Transplant nurses, also sometimes referred to as transplant nurse coordinators, take care of patients who are donating or receiving organs or tissue via a transplant procedure. These nurses play an integral part in the organ transplant team and generally are the health professionals who have the most contact with patients. The transplant nurse is involved in each step of the donation process. They help to prepare living donors who have volunteered to donate organs or tissues for transplant surgery and educate them on the operation, recovery time, and the risks involved. Additionally, transplant nurses identify potential transplant recipients and donors, assist patients who will be receiving organs by readying them for surgery, help loved ones throughout the journey, assist physicians during the procedure, provide post-operative care, and monitor patients for any complications that may arise such as organ rejection.
Duties commonly carried out by transplant nurses include:
Transplant nurses often find employment in the following:
Like many nursing specialties, to gain one of the transplant certifications, the first thing you'll need to do is to complete a registered nursing degree. Taking electives in critical care or medical-surgical care are highly suggested. If you wish to advance to the top of the specialty, you may want to consider pursuing a master's degree in organ transplantation.
Although most employers will permit individuals who have either an ADN or BSN degree to become transplant nurses, having a BSN from an accredited school is generally preferred. In addition to having one of these nursing degrees, you will also need to hold a valid and unencumbered RN license in whatever state you plan to practice in. While you're studying to earn your ADN or BSN degree it's also advised to take some courses in critical care, intensive care, and medical-surgery. Ambitious nurses who might want to assume leadership roles in the field should consider pursuing a graduate degree in organ transplantation.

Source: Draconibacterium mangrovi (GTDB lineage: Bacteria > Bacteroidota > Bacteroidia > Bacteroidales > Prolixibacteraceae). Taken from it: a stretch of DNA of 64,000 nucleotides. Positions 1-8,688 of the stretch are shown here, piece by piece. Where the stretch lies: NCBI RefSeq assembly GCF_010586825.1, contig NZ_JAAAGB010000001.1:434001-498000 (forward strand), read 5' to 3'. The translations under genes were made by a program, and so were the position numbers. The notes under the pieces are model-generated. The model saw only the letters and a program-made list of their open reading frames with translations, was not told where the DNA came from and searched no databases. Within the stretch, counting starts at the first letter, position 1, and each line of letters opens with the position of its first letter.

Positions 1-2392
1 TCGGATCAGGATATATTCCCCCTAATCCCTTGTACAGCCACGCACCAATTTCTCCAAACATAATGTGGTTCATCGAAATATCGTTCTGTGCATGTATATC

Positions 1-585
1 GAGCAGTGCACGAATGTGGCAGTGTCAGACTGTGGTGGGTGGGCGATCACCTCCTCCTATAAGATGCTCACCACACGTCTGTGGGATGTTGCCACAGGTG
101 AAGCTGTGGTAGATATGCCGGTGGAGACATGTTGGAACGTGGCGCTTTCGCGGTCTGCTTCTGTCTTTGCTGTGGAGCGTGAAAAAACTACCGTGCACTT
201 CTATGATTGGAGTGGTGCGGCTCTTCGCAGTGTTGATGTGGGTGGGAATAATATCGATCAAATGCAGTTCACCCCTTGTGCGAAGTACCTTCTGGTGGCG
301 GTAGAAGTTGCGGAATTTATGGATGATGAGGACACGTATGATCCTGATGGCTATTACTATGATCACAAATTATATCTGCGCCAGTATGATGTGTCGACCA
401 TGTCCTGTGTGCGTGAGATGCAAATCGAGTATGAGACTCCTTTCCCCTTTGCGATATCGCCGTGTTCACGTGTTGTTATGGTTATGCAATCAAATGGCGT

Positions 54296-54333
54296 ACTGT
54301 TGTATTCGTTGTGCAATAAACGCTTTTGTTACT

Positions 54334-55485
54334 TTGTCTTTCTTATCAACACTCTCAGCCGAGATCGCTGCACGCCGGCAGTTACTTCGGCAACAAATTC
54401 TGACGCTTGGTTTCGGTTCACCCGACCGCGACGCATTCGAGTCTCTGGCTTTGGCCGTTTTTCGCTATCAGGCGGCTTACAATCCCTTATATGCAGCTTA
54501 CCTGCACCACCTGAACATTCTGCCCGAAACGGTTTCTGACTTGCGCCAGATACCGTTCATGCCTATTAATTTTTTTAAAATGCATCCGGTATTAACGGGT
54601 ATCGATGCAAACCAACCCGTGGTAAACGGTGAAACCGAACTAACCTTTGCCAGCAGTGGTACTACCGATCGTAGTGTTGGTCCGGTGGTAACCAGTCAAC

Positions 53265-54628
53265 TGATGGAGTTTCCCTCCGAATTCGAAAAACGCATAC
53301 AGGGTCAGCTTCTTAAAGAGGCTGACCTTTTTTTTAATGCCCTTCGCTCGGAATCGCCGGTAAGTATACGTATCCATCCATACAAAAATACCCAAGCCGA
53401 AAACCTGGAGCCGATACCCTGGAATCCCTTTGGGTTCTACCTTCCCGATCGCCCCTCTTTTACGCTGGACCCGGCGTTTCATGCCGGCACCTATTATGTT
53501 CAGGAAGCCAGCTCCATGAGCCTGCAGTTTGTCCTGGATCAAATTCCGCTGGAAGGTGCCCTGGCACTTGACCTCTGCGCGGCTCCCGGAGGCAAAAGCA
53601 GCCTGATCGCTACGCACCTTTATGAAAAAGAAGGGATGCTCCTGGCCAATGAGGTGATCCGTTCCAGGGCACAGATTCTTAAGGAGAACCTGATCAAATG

Without a doubt, transplant nurses need to hold active and unrestricted RN licenses to practice. Transplant nurses should also have a few years of experience in the field to be eligible for the various certifications that are available via The American Board for Transplant Certification.
The American Board for Transplant Certification (ABTC) is the organizational body through which registered nurses can gain certifications in transplant healthcare/nursing. The ABTC offers four distinct certifications. They include the following:
Although it's not explicitly required for many transplant nursing positions, the most common of the above credentials is the Certified Clinical Transplant Nurse certification. To obtain this certification you will need to have fulfilled the following requirements:
Additional certifications to consider:
An aging population along with the advancement in organ transplant technology should ensure the demand for transplant nurses for years to come.
According to ZipRecruiter, transplant nurses earn an average annual salary of around $75,000. The total amount a transplant nurse is paid will depend heavily on factors like the city and state they're employed in, their employer, how much work experience they have, and what their educational credentials are. Similar factors will also contribute to the employee benefits packages that a transplant nurse will receive, though most will enjoy generous insurance and retirement packages.